Teaching People With Autism About Feelings And Emotions

Teaching People With Autism About Feelings And Emotions

How can you help people with autism NAME and UNDERSTAND their emotions and those of others?

One personal frustration I have is that too often we use still images of a smiley face or sad face to teach vocabulary for emotions.  I would argue that a smile does not always mean that someone is happy. It may be that they are holding back anger, conniving a mischievous plan or pretending to be friendly.

The best way to teach emotions is to use ‘real time’ teaching moments.

When you are experiencing an emotion, name it and explain how you know what you feel. I know, its sounds weird and maybe corny, but, the truth is that our emotional knowledge is like a well-kept secret from those whose brains are wired differently.

Talk about what you feel.

I don’t mean that you should be complaining or become self absorbed with all bodily aches and pains. Think of it as opening up your mental world so that people can know what you know. For example, I might share that I feel nervous and that I notice that my stomach feels as if there were butterflies in it. (Must admit that this may seem kind of freaky to someone with autism!). I might also express openly that my tightened chest and arms, increased heart rate and flushed face are signs of my feelings of anger or frustration.

How do you ‘know’ when you feel embarrassed? Deeply hurt? Frightened or anxious? What signals does your body give you? Be open about how you ‘know’ what you feel. Make explicit what is usually implicit or unspoken.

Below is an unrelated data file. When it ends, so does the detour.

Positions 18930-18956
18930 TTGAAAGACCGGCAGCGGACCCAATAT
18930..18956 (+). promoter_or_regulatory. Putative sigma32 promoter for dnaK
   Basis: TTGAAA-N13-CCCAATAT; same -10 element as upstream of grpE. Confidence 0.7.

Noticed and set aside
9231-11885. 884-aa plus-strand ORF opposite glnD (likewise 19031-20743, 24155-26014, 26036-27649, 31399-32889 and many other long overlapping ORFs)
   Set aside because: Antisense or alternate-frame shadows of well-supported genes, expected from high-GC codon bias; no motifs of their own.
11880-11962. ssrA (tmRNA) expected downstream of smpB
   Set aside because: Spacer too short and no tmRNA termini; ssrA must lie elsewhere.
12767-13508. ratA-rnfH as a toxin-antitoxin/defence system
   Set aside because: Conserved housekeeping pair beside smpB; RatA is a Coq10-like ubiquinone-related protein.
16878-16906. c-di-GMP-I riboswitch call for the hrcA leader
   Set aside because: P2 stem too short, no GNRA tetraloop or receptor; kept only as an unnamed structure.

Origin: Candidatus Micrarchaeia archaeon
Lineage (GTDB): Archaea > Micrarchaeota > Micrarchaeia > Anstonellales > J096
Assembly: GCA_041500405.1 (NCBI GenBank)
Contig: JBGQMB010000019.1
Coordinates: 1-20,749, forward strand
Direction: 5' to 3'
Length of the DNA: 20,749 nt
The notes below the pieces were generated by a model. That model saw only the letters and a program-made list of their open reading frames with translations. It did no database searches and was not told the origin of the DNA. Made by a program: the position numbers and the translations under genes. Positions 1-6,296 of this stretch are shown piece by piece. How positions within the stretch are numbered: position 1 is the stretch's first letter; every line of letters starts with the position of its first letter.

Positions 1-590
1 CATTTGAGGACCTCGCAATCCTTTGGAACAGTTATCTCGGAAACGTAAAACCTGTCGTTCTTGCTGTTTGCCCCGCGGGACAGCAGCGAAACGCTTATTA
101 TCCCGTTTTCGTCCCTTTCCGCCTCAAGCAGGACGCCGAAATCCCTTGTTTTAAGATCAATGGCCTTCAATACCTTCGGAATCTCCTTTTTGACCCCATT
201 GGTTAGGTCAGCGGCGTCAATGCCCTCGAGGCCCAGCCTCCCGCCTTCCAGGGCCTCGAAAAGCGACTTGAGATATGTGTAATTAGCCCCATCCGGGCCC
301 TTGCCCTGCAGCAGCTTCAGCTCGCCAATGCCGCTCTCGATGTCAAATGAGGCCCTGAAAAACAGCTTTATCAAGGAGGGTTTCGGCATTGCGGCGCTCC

“I feel nervous about this interview. I know I am nervous because I don’t feel like eating, my breathing is shallow and I feel a little jittery. I cannot think about anything else right now.”

When emotions are communicated more directly, people with autism are much more likely to feel empathy and compassion for others. The earlier in a person’s life we start to ‘unmask’ what is hidden in our minds, the more capable and competent that person will become in recognizing, naming and expressing what is in their own hearts and minds.
Another very helpful way to expand emotional vocabulary is to use photographs and movies or TV commercials (in the pause position). The context often offers important clues as to what a person feels.

Here are some ways to start a meaningful conversation

A photo of a girl holding a trophy and smiling is a great start for talking about what she feels and why. Pausing a movie at a point where a character is expressing an emotion through facial expression or body language is a great starting point for discussion.

Remember you are coaching a person in emotional awareness discussion matters more than right and wrong answers. Helping them to recognize the signals that their own bodies send them and then naming those feelings can be a huge step towards emotional awareness and emotional intelligence.

Just remember, worksheets don’t teach emotions – real time interactions do. 😊


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